We conclude that Duffy has made a prima facie case of employment discrimination. Duffy, a male, applied for and was qualified for the CUSPO position that was ultimately given to a female applicant. Duffy has alleged three "background circumstances [to] support the suspicion that the [Panel] is that unusual employer who discriminates against the majority." Murray, 770 F.2d at 67 (quotations and citations omitted). These background circumstances are: (1) that McPhillips was substantially less qualified than Duffy; (2) Chief Judge Wolle had mentioned an interest by someone in the Administrative Office in the recruitment of a female; and (3) that two members of the Panel had usually hired female law clerks.
In presenting a prima facie case, Duffy has created a presumption that the Panel discriminated against him on the basis of gender. To rebut this presumption, the Panel had the burden of presenting evidence that Duffy "was rejected, or someone else was preferred, for a legitimate, nondiscriminatory reason." Krenik, 47 F.3d at 958 (quotations omitted). The Panel has met this burden. Each member of the Panel explained, in their affidavits, that McPhillips was selected on the basis of non-discriminatory criteria. See Wolle Aff. at 3-4, ¶ 8, reprinted in I J.A. at 19-20, Tab 5; Vietor Aff. at 2-3, ¶ 5, reprinted in I J.A. at 99-100, Tab 6; Longstaff Aff. at 3-4, ¶ 5, reprinted in II J.A. at 103-04, Tab 7. These criteria include McPhillips's experience, education, and demeanor during her interview, as well as the strong recommendations of jurists familiar with McPhillips's work.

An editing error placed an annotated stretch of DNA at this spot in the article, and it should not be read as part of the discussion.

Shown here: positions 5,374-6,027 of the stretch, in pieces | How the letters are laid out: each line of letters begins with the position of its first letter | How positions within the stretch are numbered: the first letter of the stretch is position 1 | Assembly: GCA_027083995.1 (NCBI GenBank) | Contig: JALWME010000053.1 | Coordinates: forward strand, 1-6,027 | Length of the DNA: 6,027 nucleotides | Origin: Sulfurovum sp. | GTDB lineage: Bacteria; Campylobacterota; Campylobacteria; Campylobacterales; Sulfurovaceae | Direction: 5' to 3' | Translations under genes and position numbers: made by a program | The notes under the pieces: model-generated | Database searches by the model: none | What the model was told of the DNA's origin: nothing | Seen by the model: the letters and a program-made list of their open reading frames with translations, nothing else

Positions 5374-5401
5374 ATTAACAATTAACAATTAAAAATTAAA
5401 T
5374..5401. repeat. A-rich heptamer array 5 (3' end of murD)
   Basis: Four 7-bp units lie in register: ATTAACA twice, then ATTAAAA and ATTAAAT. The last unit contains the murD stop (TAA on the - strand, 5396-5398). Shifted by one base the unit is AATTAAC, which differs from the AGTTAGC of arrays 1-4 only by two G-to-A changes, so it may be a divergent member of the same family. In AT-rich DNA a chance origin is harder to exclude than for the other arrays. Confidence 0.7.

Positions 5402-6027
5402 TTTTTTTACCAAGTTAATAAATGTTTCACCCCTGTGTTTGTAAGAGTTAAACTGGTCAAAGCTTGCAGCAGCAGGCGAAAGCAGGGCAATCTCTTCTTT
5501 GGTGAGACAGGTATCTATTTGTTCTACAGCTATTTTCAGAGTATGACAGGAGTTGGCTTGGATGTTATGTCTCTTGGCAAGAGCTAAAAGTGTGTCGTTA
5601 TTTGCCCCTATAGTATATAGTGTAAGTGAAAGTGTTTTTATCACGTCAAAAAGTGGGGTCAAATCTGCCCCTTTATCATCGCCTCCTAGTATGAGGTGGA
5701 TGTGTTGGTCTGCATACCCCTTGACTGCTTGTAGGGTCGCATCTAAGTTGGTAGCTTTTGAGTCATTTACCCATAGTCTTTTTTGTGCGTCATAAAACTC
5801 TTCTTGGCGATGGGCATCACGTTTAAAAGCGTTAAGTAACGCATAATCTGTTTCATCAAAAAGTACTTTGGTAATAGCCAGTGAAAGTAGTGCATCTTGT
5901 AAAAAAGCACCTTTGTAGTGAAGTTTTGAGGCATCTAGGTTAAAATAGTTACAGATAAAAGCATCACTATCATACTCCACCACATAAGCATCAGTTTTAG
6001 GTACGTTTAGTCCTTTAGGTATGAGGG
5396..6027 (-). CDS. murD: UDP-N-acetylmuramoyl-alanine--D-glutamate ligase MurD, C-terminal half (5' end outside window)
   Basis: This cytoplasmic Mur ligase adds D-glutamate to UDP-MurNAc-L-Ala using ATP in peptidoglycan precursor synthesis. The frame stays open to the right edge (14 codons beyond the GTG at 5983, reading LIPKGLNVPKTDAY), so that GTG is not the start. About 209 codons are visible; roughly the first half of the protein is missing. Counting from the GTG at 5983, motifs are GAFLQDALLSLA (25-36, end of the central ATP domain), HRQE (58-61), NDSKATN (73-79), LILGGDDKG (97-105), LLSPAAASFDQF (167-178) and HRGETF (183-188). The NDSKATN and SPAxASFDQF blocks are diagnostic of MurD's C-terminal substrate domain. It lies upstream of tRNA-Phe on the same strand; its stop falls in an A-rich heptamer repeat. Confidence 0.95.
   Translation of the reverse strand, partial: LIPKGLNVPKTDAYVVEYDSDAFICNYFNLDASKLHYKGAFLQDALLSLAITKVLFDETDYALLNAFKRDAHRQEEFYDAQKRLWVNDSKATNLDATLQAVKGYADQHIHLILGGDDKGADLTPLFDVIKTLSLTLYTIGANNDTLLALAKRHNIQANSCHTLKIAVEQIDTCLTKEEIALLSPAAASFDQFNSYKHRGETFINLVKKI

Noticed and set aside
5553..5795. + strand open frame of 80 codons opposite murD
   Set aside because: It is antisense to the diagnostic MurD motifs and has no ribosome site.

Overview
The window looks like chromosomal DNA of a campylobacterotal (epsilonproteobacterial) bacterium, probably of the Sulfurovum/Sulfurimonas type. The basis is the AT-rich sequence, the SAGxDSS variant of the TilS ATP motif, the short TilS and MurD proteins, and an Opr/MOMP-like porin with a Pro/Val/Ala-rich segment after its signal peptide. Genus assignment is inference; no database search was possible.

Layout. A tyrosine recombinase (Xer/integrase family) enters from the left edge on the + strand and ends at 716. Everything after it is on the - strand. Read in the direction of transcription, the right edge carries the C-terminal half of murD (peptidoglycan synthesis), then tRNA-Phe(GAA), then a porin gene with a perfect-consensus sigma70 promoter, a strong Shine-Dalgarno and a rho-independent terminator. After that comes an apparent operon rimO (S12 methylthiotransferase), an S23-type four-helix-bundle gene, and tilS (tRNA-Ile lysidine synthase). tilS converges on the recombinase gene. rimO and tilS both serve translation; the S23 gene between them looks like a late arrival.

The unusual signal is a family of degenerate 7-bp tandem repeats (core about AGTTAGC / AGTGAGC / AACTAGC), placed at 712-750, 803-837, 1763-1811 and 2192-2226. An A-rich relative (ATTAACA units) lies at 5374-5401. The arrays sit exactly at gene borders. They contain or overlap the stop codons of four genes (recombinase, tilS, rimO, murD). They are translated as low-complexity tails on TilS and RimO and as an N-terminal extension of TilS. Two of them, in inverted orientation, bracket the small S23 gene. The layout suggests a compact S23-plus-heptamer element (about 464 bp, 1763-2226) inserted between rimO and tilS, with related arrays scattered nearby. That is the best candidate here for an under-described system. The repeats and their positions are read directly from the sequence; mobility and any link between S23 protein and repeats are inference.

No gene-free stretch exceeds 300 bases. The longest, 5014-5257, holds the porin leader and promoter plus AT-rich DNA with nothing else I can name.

Because the Panel successfully rebutted the presumption of discrimination created by Duffy's prima facie case, "the burden shifts back to [Duffy]" to "establish the existence of facts which if proven at trial would permit a jury to conclude that the defendant[s'] proffered reason is pretextual and that intentional discrimination was the true reason for the defendant[s'] actions." Krenik, 47 F.3d at 958. The only allegations Duffy has made are those that support his prima facie case: (1) McPhillips was substantially less qualified than Duffy; (2) Chief Judge Wolle had mentioned an interest by someone in the Administrative Office in the recruitment of a female; and (3) two members of the Panel had usually hired female law clerks. We address these allegations in turn.
In the usual course of business, an employer will naturally hire the most qualified candidate for a position. See Harding v. Gray,
In this case, Duffy contends that he was more qualified than McPhillips for the CUSPO position because he had more experience than McPhillips in areas such as management training. See Appellant's Br. at 31-32. We disagree. In light of McPhillips's competing areas of expertise, it is not evidence of pretext that Duffy had more experience in certain areas than did McPhillips but was nevertheless not selected for the position. It is inevitable that two candidates with a combined forty years of experience as probation officers will have different strengths. We do not see how the Panel's preference for McPhillips's depth of experience in the area of presentence investigation over Duffy's breadth of experience in the areas of pretrial and supervision can be interpreted as pretextual for gender discrimination. See id. (contrasting applicants' qualifications).